Earthworm Jim has had a successful career to date. After debuting
in a pair of 16-bit platform games, starring in a series of Marvel
Comic Books, and appearing in a cartoon series, Earthworm Jim is
making a return to the video game arena in Earthworm Jim 3D.
Originally developed by Shiny Entertainment, the latest Earthworm
Jim title has been passed along to Scottish developer VIS
Interactive, since Shiny is busy working on a number of other
projects. In his latest adventure, VIS Interactive has Earthworm Jim
trapped in his own brain of all places. Sound bizarre? If you think
so, obviously this is your first time playing an Earthworm Jim
Earthworm Jim 3D is an old-school platformer that has been
updated for the 90’s. Wait a minute, it’s the year 2000. I guess it’s
politically correct to say it’s been updated for the 00’s. In either
case, VIS Interactive has created a 3D world for Jim to adventure
within. The same wacky humor that was present in the previous
Earthworm Jim titles, once again rears it’s ugly head in Earthworm
Jim 3D. Cow, chickens and pigs, it’s all good for a laugh.
The story behind Earthworm Jim 3D goes a little something like
Jim’s minding his own business one day, playing his accordion,
when a fridge and a cow come flying out of nowhere and land on
the unsuspecting earthworm. Jim is rendered unconscious and
falls into a coma. The objective of the game is to help Jim battle
through the layers of his subconscious in order to collect his
marbles and return to the real world.
A story such as this one brings up a multitude of questions. For
one, why do many of the familiar Earthworm Jim characters
appear inside Jim’s brain? See, I’ve already made the first
Earthworm Jim faux pas, I’m actually trying to make sense of the
game. Earthworm Jim is the kind of game where you really should
check your brain at the door and just enjoy the fun. Which beckons
the next question, is there any fun to be had in this latest
Earthworm Jim 3D is played via the third person view. In other
words, it’s similar, in terms of gameplay, to the Tomb Raider series
or Indiana Jones and the Infernal Machine. That in mind, we also
experience the same shortcomings as the aforementioned titles.
Poor camera angles are the biggest drawback of the third person
view and it’s prevalent in Earthworm Jim 3D as well. VIS
Interactive has conveniently included controls to move the camera
around. You can move the camera vertically and horizontally and
you can even zoom in to take a ‘point of view’ angle in which you
get to see the action from Jim’s eyes (first person). It’s too bad you
can’t set the camera in that mode. You can’t actually move around
in first person, you can only use that camera angle to look around
the room or use weapon’s that allow sniper’s mode. Once you
begin to move, the camera immediately pulls back into the third
person mode. So, unless you can keep your fingers on the camera
keys, which is an impossibility considering you have to move
around and use the action keys, you’re going to experience some
horrendous camera angles. Many a time I would run around a
corner, behind an object, or close to a wall and the camera angle
would destroy the view. I’d be stuck standing there while trying to
fix the camera angle. It’s easy enough when nothing is going on
around you, but in the midst of combat, the camera angles tend to
hinder the action. I can truthfully say that I experienced some of
the worst camera angles ever in Earthworm Jim 3D.
Camera angles aside, the graphics in Earthworm Jim 3D are really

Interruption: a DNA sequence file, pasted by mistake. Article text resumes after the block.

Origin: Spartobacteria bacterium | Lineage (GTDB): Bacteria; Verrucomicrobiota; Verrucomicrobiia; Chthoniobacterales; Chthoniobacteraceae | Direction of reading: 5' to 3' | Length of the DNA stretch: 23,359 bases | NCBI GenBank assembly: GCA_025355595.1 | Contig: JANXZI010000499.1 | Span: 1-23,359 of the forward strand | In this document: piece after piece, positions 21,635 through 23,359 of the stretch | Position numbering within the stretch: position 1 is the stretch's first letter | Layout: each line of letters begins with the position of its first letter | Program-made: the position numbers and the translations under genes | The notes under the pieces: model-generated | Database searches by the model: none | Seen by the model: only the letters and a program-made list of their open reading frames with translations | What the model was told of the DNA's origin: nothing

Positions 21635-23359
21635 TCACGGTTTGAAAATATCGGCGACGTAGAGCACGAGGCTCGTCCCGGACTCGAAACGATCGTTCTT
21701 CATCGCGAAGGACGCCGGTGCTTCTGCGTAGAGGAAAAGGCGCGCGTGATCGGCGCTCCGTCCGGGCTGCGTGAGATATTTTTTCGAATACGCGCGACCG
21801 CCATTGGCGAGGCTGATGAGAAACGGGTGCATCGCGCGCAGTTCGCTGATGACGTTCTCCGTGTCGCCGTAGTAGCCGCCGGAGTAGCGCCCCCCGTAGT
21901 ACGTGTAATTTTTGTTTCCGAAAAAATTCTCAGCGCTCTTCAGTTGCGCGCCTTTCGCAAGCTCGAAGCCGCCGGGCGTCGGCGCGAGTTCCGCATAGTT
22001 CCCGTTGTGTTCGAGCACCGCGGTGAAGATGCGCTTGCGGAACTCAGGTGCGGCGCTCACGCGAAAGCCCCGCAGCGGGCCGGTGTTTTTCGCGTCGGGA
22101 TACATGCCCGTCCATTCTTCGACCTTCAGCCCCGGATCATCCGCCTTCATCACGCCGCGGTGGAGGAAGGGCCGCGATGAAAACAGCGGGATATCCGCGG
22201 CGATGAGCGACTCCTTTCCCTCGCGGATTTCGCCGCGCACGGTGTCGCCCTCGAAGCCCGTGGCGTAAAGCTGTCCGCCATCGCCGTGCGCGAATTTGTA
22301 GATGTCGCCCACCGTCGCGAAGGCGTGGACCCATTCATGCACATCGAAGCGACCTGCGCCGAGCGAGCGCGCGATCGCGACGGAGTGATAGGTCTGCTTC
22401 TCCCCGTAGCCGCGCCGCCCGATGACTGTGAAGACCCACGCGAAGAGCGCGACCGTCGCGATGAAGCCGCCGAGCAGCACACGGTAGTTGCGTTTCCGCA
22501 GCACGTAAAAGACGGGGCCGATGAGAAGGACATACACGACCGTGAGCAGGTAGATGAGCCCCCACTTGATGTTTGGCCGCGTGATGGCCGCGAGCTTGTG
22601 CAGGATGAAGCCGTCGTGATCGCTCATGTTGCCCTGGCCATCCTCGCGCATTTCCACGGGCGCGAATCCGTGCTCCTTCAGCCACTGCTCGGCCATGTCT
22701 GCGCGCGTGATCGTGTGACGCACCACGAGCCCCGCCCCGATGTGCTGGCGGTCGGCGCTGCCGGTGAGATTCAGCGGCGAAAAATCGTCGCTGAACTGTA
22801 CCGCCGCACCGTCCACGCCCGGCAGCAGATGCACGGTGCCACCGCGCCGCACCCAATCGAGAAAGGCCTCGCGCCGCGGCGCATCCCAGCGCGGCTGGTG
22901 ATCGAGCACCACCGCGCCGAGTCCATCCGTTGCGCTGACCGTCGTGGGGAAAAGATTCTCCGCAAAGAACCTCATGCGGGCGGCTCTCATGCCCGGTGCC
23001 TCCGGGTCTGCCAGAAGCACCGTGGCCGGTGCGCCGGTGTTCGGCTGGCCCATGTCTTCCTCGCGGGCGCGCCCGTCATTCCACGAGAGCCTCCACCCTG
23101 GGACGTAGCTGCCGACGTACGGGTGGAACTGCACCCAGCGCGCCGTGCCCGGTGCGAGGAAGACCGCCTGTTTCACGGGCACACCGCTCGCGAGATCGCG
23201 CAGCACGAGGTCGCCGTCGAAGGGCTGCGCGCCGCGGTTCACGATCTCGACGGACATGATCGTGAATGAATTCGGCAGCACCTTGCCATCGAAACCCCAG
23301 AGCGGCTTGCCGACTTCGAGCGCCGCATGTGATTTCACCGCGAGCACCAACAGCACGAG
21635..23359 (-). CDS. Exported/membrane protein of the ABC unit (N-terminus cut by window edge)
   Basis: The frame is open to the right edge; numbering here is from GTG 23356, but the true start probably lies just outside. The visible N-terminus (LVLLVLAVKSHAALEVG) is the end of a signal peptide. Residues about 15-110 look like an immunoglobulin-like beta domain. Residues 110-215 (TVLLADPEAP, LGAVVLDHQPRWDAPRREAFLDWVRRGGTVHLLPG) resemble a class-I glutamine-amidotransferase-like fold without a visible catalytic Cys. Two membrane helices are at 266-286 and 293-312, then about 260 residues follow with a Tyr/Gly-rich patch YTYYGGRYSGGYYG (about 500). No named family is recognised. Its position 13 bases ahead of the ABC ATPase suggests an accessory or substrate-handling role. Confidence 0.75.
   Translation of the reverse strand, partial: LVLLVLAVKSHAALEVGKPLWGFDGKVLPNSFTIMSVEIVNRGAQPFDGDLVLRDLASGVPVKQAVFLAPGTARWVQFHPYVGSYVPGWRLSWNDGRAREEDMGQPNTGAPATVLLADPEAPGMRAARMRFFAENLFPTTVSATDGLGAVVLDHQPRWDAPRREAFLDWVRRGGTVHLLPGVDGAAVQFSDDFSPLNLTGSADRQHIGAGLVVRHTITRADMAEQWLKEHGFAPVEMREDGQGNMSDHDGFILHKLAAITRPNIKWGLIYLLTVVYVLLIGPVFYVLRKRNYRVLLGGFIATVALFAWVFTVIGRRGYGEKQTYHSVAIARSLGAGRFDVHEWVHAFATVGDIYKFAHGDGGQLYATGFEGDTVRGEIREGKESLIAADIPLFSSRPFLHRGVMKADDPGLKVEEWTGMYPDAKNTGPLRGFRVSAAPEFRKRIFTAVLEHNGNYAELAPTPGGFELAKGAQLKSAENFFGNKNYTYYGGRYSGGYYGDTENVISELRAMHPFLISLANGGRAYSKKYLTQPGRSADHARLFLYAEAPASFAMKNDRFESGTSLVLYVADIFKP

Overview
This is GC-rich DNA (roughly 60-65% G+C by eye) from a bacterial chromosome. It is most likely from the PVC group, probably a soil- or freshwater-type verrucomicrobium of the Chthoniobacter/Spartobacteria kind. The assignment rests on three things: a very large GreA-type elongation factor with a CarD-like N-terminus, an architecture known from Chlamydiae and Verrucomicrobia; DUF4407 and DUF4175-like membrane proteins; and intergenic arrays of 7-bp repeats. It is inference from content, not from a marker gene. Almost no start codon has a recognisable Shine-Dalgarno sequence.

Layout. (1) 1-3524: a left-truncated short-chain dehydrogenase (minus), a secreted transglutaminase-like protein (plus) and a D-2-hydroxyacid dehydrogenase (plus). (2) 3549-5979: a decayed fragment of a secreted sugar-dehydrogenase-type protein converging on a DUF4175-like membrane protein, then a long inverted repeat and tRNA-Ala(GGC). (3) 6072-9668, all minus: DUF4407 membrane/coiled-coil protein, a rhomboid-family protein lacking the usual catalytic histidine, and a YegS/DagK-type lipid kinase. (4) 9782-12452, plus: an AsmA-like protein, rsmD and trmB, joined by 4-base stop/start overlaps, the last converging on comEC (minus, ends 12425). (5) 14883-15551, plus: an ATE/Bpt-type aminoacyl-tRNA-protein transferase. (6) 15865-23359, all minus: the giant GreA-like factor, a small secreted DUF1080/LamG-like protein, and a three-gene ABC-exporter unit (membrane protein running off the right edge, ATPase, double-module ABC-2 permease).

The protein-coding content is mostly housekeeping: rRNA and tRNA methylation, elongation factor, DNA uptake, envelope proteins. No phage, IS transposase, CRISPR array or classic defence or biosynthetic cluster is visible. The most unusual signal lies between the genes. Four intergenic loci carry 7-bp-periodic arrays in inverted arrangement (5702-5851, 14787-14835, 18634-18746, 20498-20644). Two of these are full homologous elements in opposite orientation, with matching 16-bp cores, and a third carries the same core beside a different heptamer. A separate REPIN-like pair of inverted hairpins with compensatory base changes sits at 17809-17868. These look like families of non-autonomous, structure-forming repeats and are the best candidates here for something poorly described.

quite uninspiring. As has become custom with Earthworm Jim
titles, bright colors are used excessively to create a cartoon feel.
However, the level of detail is minimal. The textures are bland and
the environments are far from stimulating. The characters found
throughout the game are nicely animated and there is some nice
light-sourcing effects, but it’s simply nowhere near the level that
we’ve seen in other third person titles.
Outside of the camera keys, the controls in Earthworm Jim 3D are
very easy to get the hang of. You can use either the keyboard or
your gamepad to control Jim and there’s really only four keys you
need to set, those being jump, duck, head-whip and firing keys.
There are also a myriad of special moves you do by punching a
combination of keys. Most will be familiar to Earthworm Jim
gamers, including the helicopter jump, but there are also a few
new moves available.
The game consists of four distinct locales in which you’ll have to
solve puzzles, find and use a variety of items, kill enemies, and of
course retrieve your marbles. What are enemies doing inside Jim’s
brain? Remember, check your brain at the door. Most of the
gameplay stays true to the original Earthworm Jim games,
including getting your weapon power-ups from soda machines.
There are a variety of weapons for each locale and some of the
weapons even feature sniper mode. By clicking on the ‘point of
view’ key, you enter the sniper’s mode. The downside to this
mode, of course, is that you can’t actually move and fire at the
same time. You have to fire, get out of sniper’s mode, move, then
re-enter sniper’s mode. This little feature could have been better
implemented. The locales are all quite original and humorous,
including one where Earthworm Jim surfs on a pig while trying to
defeat Psycrow, an evil boss who makes a return appearance.
Earthworm Jim’s latest adventure is a mixed bag. It’s made the
leap to 3D and still manages to stay true to the cartoon style
gameplay we’ve become accustomed too in previous Earthworm
Jim titles. The audio remains clever and witty, the gameplay
imaginative and creative, but the graphics are bland and
uninspiring. There’s a lot of fun to be had in a game like this, but it
all gets ruined by the horrendous camera angles. Unless you can
master the use of the camera, especially during action sequences,
you might want to leave old Earthworm Jim in his wormhole.